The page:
6 Books Worth Reading Again (and Again)

  • August 11, 2014

We’d love to say all books are created equal, but it just isn't so. Some you have to slog your way through — we're looking at you, Moby-Dick — while others flow into your soul like they’re part of your DNA. Here are some of the Independent's favorites among the latter. If you haven't read them before, get going. If you have, get going again.

6 Books Worth Reading Again (and Again)

  • The Man Who Walked Away by Maud Casey. A 19th-century Frenchman flees himself in this profound novel, a delicate work that merits repeat immersion, just like a musical fugue, circling back over itself.
  • The Collected Poems of Langston Hughes by Langston Hughes. This book will seduce you over and over again, even if you think you don’t like poetry. “So I went on back to bed—/ And dreamed the sweetest dream / With Caledonia’s arm / Beneath my head.”
  • My Name Is Red by Orhan Pamuk. This needs to be read more than once because it’s hard to keep track of all the characters. It is, however, well worth the effort. It’s a fascinating picture of a place and time — the late-16th-century Ottoman Empire — and the role of art in life and politics.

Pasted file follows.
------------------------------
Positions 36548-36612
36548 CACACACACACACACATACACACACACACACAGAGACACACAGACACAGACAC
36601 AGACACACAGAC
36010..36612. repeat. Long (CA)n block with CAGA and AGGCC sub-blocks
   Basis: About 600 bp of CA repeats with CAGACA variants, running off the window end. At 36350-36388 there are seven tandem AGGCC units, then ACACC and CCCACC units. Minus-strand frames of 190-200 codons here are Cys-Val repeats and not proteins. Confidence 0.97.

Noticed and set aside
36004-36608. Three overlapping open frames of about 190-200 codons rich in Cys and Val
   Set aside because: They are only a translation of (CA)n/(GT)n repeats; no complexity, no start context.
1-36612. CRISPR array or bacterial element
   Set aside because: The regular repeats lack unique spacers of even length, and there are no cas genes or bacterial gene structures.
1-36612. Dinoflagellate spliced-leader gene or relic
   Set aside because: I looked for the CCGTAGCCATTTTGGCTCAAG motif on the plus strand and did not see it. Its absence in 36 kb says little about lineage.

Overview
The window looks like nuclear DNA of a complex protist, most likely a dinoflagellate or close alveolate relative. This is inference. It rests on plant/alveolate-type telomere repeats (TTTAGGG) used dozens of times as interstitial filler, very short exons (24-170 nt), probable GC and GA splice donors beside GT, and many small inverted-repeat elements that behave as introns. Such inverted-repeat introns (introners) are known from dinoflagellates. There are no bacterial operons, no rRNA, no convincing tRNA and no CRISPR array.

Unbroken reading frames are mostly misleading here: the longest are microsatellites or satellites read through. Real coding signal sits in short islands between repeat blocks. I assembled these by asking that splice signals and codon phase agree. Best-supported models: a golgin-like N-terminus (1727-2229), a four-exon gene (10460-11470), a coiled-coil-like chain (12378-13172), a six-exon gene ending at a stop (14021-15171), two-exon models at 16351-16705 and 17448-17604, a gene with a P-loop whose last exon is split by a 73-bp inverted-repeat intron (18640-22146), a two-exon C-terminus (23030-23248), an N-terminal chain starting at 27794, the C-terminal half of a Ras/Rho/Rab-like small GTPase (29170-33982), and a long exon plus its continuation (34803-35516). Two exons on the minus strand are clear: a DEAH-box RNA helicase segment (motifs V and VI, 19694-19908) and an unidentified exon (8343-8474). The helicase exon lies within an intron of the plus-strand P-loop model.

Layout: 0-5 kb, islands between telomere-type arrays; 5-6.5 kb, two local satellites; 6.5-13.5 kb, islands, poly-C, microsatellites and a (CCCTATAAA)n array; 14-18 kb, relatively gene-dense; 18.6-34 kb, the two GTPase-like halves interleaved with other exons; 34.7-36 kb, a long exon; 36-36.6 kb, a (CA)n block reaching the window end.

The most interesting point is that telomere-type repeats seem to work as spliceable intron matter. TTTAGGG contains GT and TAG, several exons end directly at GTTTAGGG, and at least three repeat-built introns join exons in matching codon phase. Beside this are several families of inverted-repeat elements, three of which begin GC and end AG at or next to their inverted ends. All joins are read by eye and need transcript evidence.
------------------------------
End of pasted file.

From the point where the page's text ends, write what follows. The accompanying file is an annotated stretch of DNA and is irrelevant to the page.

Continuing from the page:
• David Copperfield by Charles Dickens. Don’t just reread Dickens — listen to audio versions of his books, too. It’s hard for an American to get the sense of place and class in 19th-century England without some help; hearing the stories brings the wealth of voices to life.
  • Moonheart by Charles de Lint. You’ll be drawn in by this urban fantasy’s unruly and entertaining mix of mystics, oddballs, innocents, and gangsters (not to mention the cop and the reformed biker who just can’t get along) trapped inside a very strange house in Ottawa while an evil force tries to batter its way in.
  • Goodnight Moon by Margaret Wise Brown and Clement Hurd. A bedtime classic that most parents have read a hundred times or more, yet somehow still love. Maybe it’s the brevity? The drawings? The not-quite-right rhymes? Who knows? Who cares?


Which books could you read over and over? Tell us about them in the comments section below!


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